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UNDERSTANDING that a certain criticism implied a sort of challenge to apply my theory of Luke’s character as a historian to the Gospel, I took what is generally acknowledged to be the most doubtful passage, from the historian’s view, in the New Testament, Luke 2:1-4. Many would not even call it doubtful. Strauss (in his New Life of Jesus) and Renan dismiss it in a short footnote as unworthy even of mention in the text.

This passage, interpreted according to the view which I have maintained — that Luke was a great historian, and that he appreciated the force of the Greek superlative (in spite of the contradiction of Professor Blass and others) — gave the result that Luke was acquainted with a system of Periodic Enrollments in Syria, and probably in the East generally. I looked for evidence of such a system; and it was offered by recent discoveries in Egypt. The confirmation afforded to Luke was explained in the Expositor,

April and June, 1897. Realizing better in subsequent thought the bearings of the Egyptian discovery, I have enlarged these two articles into an argument against the view that Luke sinks, in the accessories of his narrative, below the standard exacted from ordinary historians. At the risk of repeating views already stated in previous works, the second chapter attempts to put clearly the present state of the question as regards the two books of Luke, without expecting others to be familiar with my views already published.

The names of those scholars whose views I contend against are hardly ever mentioned. The scholars of the “destructive” school seem to prefer not to be mentioned, when one differs from them. I have learned much from them; I was once guided by them; I believe that the right understanding of the New Testament has been very greatly advanced by their laudable determination to probe and to understand everything, as is stated on p. 33; but I think their conclusions are to a great extent erroneous. It might, however, be considered disingenuous if I concealed that the weighty authority of Gardthausen, the historian of Augustus, is dead against me, p. 102.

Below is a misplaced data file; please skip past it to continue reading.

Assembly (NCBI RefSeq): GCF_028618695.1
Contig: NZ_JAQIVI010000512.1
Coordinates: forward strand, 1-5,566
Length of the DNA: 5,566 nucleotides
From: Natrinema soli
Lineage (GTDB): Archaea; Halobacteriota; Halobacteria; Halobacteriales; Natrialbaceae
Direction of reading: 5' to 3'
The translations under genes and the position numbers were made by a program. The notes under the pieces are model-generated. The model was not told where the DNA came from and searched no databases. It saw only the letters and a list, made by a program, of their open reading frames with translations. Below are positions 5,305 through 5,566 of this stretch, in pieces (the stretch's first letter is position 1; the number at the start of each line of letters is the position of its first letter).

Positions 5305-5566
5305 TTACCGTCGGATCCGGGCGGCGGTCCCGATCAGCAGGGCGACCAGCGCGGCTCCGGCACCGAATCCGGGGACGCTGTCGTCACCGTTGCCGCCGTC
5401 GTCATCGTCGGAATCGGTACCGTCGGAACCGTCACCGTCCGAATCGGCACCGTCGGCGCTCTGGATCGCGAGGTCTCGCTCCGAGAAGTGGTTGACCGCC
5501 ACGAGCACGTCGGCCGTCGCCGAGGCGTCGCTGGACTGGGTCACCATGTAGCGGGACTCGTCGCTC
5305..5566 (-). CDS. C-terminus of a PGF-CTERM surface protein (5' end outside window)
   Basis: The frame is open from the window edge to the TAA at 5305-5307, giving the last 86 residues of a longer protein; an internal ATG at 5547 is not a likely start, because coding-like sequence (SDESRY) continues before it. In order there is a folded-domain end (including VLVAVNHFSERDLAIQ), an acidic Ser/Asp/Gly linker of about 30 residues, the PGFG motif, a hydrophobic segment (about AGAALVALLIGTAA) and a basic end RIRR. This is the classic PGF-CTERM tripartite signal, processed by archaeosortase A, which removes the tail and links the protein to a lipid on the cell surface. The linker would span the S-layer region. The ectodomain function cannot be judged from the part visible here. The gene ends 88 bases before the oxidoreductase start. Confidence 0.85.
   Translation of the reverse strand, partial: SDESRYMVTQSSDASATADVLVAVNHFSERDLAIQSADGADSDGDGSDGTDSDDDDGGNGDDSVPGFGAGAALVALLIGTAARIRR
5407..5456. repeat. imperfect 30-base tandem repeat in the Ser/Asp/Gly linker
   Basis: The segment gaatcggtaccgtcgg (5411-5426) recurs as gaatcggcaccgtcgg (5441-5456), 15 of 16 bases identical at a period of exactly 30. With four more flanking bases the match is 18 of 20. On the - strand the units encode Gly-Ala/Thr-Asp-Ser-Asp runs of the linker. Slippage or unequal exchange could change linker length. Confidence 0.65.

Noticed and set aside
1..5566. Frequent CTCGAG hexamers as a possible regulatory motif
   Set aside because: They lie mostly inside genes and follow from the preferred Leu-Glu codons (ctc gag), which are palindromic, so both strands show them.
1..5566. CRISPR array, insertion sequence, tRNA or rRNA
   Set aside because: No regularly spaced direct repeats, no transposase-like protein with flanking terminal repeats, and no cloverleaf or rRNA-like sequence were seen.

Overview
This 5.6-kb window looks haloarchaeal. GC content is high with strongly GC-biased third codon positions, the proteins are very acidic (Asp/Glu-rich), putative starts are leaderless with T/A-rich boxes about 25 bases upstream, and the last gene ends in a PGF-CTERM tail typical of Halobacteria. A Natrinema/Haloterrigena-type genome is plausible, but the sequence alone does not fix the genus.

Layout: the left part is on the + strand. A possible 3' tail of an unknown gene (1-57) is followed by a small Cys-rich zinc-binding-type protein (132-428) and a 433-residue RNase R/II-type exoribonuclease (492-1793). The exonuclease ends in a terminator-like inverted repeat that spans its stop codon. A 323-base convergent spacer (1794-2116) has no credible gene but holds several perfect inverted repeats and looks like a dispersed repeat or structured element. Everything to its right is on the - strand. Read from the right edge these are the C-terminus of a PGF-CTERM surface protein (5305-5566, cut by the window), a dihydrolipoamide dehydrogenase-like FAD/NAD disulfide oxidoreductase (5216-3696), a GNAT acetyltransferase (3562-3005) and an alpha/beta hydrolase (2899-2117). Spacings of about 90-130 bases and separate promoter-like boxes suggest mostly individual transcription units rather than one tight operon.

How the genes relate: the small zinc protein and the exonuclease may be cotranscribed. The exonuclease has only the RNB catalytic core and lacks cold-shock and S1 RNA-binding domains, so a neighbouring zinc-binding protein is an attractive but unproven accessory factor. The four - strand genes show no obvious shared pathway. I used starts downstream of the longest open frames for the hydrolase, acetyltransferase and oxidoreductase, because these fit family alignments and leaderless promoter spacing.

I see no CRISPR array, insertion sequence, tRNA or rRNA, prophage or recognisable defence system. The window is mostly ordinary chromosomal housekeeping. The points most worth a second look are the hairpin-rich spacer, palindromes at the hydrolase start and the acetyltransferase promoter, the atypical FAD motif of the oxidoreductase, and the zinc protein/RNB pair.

My best thanks are due to Professor Paterson, who has discussed many points and cleared up my views in many ways; to Mr. B. P. Grenfell, who read the first proof of chapter 7, and enabled me to strengthen it; and, at last, to Mr. F. G. Kenyon; to Mr. A. C. Hunt; to Mr. Vernon Bartlett; and to Mr. A. Souter.

The language of the book has profited much by my wife’s care in revision.

It would be impossible — and only wearisome to the reader if it were possible — to trace the origin of every thought expressed in the following pages. Where I was conscious, at the moment of writing, that I was using an idea suggested by another, I have said so; but as regards the New Testament, one learns in the course of years so much from so many sources that one knows not who is the teacher in each detail.

The relation between the almost identical solutions of the Quirinius difficulty, proposed nearly simultaneously by M. R. S. Bour and myself, is explained in chapter 11.


POSTSCRIPT. — I hear, Oct. 2, that Messrs. Grenfell and Hunt have found a household-enrollment paper a little older than AD. 50. The date is lost, but the same officials are mentioned in it as in a document of the 6th year of [Tiberius], where the names of Claudius and Caligula are impossible. Hence the paper belongs to the census of AD. 20, and proves conclusively my theory as to the origin of the Periodic Enrollments from Augustus. Much of the argument in chapter 7, printed when the Periodic Enrollments were traced with certainty only as far back as AD. 92, is now confirmed so completely, that part of it is hardly necessary.

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